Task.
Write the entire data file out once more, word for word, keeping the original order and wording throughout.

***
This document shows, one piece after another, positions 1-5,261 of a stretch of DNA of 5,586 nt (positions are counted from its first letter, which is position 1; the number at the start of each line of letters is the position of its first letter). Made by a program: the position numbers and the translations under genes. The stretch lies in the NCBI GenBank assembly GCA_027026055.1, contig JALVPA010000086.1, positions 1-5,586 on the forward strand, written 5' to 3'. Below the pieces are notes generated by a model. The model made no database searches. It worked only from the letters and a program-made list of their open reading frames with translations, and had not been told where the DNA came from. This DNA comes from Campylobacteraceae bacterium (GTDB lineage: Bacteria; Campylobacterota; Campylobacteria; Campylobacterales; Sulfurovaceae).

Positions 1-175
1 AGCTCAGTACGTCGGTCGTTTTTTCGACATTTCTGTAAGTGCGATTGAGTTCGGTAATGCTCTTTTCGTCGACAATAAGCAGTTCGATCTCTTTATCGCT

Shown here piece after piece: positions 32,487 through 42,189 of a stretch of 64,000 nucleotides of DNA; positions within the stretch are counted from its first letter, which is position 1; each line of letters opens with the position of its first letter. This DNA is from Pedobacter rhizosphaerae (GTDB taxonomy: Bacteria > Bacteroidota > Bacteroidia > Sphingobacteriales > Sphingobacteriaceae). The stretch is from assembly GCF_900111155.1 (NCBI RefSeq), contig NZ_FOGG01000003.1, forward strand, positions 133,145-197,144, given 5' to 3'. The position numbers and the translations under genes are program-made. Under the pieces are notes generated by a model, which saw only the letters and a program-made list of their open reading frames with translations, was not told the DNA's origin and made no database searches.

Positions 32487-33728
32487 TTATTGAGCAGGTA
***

This document shows, one piece after another, positions 1-5,261 of a stretch of DNA of 5,586 nt (positions are counted from its first letter, which is position 1; the number at the start of each line of letters is the position of its first letter). Made by a program: the position numbers and the translations under genes. The stretch lies in the NCBI GenBank assembly GCA_027026055.1, contig JALVPA010000086.1, positions 1-5,586 on the forward strand, written 5' to 3'. Below the pieces are notes generated by a model. The model made no database searches. It worked only from the letters and a program-made list of their open reading frames with translations, and had not been told where the DNA came from. This DNA comes from Campylobacteraceae bacterium (GTDB lineage: Bacteria; Campylobacterota; Campylobacteria; Campylobacterales; Sulfurovaceae).

Positions 1-175
1 AGCTCAGTACGTCGGTCGTTTTTTCGACATTTCTGTAAGTGCGATTGAGTTCGGTAATGCTCTTTTCGTCGACAATAAGCAGTTCGATCTCTTTATCGCT

Shown here piece after piece: positions 32,487 through 42,189 of a stretch of 64,000 nucleotides of DNA; positions within the stretch are counted from its first letter, which is position 1; each line of letters opens with the position of its first letter. This DNA is from Pedobacter rhizosphaerae (GTDB taxonomy: Bacteria > Bacteroidota > Bacteroidia > Sphingobacteriales > Sphingobacteriaceae). The stretch is from assembly GCF_900111155.1 (NCBI RefSeq), contig NZ_FOGG01000003.1, forward strand, positions 133,145-197,144, given 5' to 3'. The position numbers and the translations under genes are program-made. Under the pieces are notes generated by a model, which saw only the letters and a program-made list of their open reading frames with translations, was not told the DNA's origin and made no database searches.

Positions 32487-33728
32487 TTATTGAGCAGGTA